Among the spate of Chinese restaurants opening in the past couple of months, Kai Garden stands out for having the most creative menu that doesn't come across as gimmicky.
The Cantonese restaurant in the new wing of Marina Square is opened by chef Fung Chi Keung, formerly the Paradise Group's executive chef.
He left the group early last year and opened Xin Yue in UE Square with some partners, but has since left that too.
At Xin Yue, he repeated many of the signature dishes he created for Taste Paradise.
But at his latest restaurant, the new dishes he has come up with once again prove he is one of the more innovative Chinese chefs in town.
03-128A/B Marina Square, 6 Raffles Boulevard, tel: 6250-4826
Open: 11.30am to 3.30pm (Monday to Friday), 11amto 4pm (weekend and public holiday), 6 to 11pm daily
Price: Budget from $35 a person for dim sum, from $80 a person for a la carte
One of the most fascinating is the Sweet & Sour Pork On The Rocks ($22), which is based on the traditional sweet and sour pork dish, but presented in a totally fresh manner.
Instead of pieces of pork, you get meatballs coated in sweet and sour sauce. These are skewered with slices of capsicum and pineapple on cocktail picks that are stuck in a bowl of shaved ice.
So while the meatballs are warm inside, they are chilled outside, with the sugar in the sauce turning into a thin, crisp shield around the meat. The flavour is that of sweet and sour pork, but the mouthfeel is totally different. It's a novelty, but one that is instantly likeable.
Another dish that is both familiar and fresh is the Braised Home-made Dace With Black Bean Sauce ($11.80).
This is a homemade version of the canned dace that many Chinese households here would have in the larder at one time or other. It looks like the canned fish too, but tastes fresher and less salty. I love it, though the price is rather high for an appetiser serving.
I order the Braised Chicken With Flower Crab ($48) mostly out of curiosity. I've never eaten a dish that pairs crab with chicken and the idea sounds strange to me. But it tastes good.
It's not that the ingredients - there's roast pork as well - are particularly well-matched, but the robust, oyster sauce-flavoured gravy just goes so well with each of them. It's a little salty - from the roast pork perhaps - which calls for a bowl of steaming rice.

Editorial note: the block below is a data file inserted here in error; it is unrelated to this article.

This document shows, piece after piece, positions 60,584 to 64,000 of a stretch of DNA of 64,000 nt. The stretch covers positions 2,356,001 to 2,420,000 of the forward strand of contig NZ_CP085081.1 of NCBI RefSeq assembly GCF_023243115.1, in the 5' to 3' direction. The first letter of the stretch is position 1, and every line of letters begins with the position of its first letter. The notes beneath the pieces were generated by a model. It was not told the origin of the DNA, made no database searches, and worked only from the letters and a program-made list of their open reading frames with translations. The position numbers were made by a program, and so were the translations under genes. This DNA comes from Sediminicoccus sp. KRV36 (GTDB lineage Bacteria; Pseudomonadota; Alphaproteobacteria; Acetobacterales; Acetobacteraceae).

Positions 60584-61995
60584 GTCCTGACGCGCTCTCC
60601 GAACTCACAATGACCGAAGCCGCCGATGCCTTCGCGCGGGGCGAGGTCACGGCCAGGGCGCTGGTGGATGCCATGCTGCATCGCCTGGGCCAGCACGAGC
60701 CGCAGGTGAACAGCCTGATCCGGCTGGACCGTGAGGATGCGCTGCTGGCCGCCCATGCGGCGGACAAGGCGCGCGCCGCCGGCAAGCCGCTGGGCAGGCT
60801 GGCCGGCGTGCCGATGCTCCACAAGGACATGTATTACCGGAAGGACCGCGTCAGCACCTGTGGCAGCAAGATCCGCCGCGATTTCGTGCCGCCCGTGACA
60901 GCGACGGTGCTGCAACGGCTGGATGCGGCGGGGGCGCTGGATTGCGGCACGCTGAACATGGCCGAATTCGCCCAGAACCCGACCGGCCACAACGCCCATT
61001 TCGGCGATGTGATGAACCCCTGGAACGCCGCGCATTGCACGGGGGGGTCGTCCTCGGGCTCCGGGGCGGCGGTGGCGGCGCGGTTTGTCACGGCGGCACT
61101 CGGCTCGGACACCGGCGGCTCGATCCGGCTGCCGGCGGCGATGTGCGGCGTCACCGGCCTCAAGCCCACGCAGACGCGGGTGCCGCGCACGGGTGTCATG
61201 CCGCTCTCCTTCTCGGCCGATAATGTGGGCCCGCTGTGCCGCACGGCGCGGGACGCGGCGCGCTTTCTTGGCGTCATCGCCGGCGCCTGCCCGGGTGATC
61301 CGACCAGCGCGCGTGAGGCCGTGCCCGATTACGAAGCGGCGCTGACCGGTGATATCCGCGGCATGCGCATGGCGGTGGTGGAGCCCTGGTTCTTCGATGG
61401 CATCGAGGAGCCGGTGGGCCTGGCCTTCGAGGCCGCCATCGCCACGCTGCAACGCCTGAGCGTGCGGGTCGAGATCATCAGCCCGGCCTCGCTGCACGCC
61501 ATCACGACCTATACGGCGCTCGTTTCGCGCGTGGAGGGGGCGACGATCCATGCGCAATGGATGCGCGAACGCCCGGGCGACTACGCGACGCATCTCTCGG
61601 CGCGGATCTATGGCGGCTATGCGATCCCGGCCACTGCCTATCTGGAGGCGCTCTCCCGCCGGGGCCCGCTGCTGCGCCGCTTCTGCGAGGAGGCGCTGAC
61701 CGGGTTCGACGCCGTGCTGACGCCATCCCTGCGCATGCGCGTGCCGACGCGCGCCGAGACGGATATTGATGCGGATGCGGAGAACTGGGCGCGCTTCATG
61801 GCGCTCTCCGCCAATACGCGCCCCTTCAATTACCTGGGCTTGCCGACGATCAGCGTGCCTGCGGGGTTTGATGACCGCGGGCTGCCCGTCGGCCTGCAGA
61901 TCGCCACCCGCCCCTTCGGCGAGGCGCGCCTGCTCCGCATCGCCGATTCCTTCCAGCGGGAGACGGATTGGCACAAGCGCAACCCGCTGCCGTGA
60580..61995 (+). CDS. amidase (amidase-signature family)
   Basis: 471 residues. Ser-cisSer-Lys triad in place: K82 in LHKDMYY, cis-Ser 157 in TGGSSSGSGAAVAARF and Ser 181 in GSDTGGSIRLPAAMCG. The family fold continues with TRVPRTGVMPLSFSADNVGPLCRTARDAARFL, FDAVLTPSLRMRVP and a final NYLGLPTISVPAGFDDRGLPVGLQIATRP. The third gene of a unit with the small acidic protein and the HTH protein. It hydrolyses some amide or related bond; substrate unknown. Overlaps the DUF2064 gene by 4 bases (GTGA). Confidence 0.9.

The other dishes I try are more traditional. The Nourishing Double- boiled Sea Whelk Soup ($68) lives up to expectations with a broth that is sweet with the flavour of dried seafood and meat.
Braised Vermicelli Topped With Simmered Fish And Dried Scallop ($24) is the classic Beijing dish, sai pang xie, with beehoon added to it.
Fish meat is scrambled with egg white over very low heat, resulting in a smooth texture and a seafood flavour that resemble crabmeat.
The dish is usually a little salty, which works perfectly with the beehoon in this case. A drop or two of black vinegar makes it even more appetising. And the crispy shreds of dried scallop sprinkled on top add little punches of flavour.
What I don't like is the Crackling Pork Belly ($14.80), which is too lean. And the crackling is not very crispy. Perhaps it has been left around for too long, in which case the restaurant should not have served it.
But one disappointing dish in a meal is still not too bad.
Going back on a Sunday afternoon, it's a more casual but no less interesting experience.
The chef has put his creative juices to work on the dim sum menu too.
The Pan-fried Charcoal Pork Bun ($6.80) is a grey version of Shanghai fried bun, with the colour coming from both charcoal and squid ink. It makes a pretty photo and tastes a little more complex than the common white flour bun.
The Steamed Cheong Fun With Char Siew And Preserved Vegetable ($5.80) is new too, adding the sweetness of mei cai (sweet preserved vegetable) to the barbecued pork cubes. The steamed rice roll is not as smooth as I would like though.
I prefer the Wok-fried Cheong Fun In XO Sauce ($8.80), as the rice rolls here are smoother and there is a pleasant aroma from the wok as well as the chilli sauce.
Kai Garden occupies a big space, with seats for 200 people. The decor is pleasantly simple and the ambience good for family dining. Business diners can ask for one of the four private rooms if they do not wish to be in the main dining area.
But while the restaurant doesn't look remarkable, the food is. And if you are a foodie, you would agree that is so much more important.
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•The Sunday Times paid for its meals at the eateries reviewed here.